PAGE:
While we believe the results of this Scenario 5 more appropriately reflects what a RES should achieve, this scenario does not reflect effective policy. Rather, it only shows how a currently structured RES would perform under a specific economic scenario. In a world where natural gas prices would be low (rather than high), an exactly opposite outcome of a RES would occur (e.g., displacement of natural gas, not coal or oil).
By remembering history, Policymakers should clearly know the incorrectness of counting too heavily on future economic projections in making energy policy. In the late 1970's with the Arab Oil Embargo, the consensus of economic opinions predicted rising oil prices to ~$100 a barrel. These high oil price projections were a major justification of the U.S. embarking on a massive nuclear energy program (involving billions of dollars in federal tax subsidies). In retrospect, these economic projections of high oil prices did not occur. What did occur were out of control cost over-runs in building nuclear generation, price shocks to electricity consumers, and crippled financial health of electric utilities.
Dear Congress, Don't Forget the South: While we strongly support the need for Renewable Energy Resources, we just don't think the Renewable Energy Standard as currently structured is the best we can do. In developing Energy Policies, we hope Decision-makers will keep their eye on the ball on two critical points:
~90% of CO2, NOx, SO2, and Hg emissions come from coal generation.
The concentration of emissions in the South, especially with CO2.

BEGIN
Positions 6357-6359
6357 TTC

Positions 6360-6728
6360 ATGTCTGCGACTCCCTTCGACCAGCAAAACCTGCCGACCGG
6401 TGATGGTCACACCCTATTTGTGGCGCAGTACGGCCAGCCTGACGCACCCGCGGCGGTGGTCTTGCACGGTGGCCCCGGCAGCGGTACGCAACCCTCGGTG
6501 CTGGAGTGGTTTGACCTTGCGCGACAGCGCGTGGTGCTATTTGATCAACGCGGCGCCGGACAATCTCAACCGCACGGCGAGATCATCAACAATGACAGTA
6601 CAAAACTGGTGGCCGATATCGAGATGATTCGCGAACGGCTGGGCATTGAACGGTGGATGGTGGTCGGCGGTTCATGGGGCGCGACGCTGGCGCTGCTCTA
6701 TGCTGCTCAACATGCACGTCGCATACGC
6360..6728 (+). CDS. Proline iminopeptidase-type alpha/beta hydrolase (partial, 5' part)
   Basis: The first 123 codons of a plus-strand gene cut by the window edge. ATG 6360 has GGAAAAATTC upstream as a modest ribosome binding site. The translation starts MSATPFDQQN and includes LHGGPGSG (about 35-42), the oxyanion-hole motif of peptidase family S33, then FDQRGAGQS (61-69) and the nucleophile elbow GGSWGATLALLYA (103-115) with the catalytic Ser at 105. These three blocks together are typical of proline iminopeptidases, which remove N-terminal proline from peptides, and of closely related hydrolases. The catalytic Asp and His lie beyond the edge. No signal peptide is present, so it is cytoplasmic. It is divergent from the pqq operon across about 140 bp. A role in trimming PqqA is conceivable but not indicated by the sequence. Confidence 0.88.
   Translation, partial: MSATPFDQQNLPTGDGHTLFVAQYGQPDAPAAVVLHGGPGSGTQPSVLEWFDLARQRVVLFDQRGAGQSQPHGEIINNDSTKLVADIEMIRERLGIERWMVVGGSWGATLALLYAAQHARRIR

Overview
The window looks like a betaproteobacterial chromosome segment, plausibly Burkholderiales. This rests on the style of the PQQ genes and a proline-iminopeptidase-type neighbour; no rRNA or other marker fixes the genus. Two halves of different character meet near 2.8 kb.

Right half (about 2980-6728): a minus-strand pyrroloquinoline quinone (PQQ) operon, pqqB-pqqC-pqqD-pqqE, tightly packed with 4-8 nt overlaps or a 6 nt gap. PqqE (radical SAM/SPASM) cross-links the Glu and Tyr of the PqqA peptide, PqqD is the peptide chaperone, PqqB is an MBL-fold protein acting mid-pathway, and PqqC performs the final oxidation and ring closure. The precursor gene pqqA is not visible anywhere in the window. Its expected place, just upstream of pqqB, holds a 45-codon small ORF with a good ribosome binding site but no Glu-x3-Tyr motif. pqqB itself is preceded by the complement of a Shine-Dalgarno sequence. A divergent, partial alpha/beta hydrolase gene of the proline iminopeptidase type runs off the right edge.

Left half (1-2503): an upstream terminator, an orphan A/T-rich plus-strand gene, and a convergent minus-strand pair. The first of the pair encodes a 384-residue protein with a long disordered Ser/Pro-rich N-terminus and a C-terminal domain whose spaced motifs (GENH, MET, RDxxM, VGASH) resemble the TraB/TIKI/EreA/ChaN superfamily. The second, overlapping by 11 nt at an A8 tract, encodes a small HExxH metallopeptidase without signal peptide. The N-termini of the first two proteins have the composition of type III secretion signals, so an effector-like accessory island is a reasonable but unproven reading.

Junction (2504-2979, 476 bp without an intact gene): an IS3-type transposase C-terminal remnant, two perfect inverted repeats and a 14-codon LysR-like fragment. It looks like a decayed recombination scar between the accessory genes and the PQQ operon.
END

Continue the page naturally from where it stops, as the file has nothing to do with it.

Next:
Not only does a currently structured RES have the potential (under EIA assumptions for natural gas prices) to heavily weight the displacement of the wrong fossil fuel (natural gas) -
| Key Point: |
Under the EIA and UCS consensus that Electric Utilities in the Southeast would primarily purchase "credits" from wind energy providers in Western States in order to comply with a 10% RES, no meaningful reductions in air emission levels in the South would occur.
We believe that a National Renewable Energy Standard needs to be more focused -- with an effective policy that will achieve significant reductions in air emissions from coal and even oil generation (e.g., UCS Scenario 5) -- rather than hoping a certain economic projection (e.g., high natural gas prices) will occur in order to achieve environmental objectives.
Maybe the problem that Policy-makers have is in compartmentalizing/separating the topics of renewable energy and energy efficiency. As the U.S. Department of Energy has well documented, there are numerous ways to make coal power plants more efficient using existing technologies -- resulting in tremendous reductions in air emissions. Perhaps one of the most remarkable engineering advancements of our time has been in heat recovery systems.
It is our opinion that clearly, energy policies that combine renewable options such as biomass co-firing and efficiency improvements in coal power plants directly addresses head-on where problems of NOx, CO2, Hg, and SO2 exist.
Instead of a sledgehammer approach threatening coal users with carbon taxes or litigation of New Source Performance Standards (NSPS) for decades to come, why not use a carrot -- and provide incentives for power producers that use coal to be more energy efficient and to use small percentages of cleaner fuels like biomass.
We have faith that smart people are out there somewhere that can maneuver through the NSPS mine-field, linking power plant efficiency and renewable energy together into an effective energy and environmental policy.
Case 1:   EIA Bingaman RPS Analysis (AEO 2003)
Case 2:   EIA Bingaman RPS Analysis (AEO 2003) with nominal cost cap
Case 3:   EIA Bingaman RPS Analysis (AEO 2003) with real cost cap
Case 4:   UCS Senate RPS Analysis (AEO 2002)
Case 5:   UCS Senate RPS Analysis (AEO 2002) -higher gas prices
Case 6:   UCS 20% RPS Analysis (AEO 2001)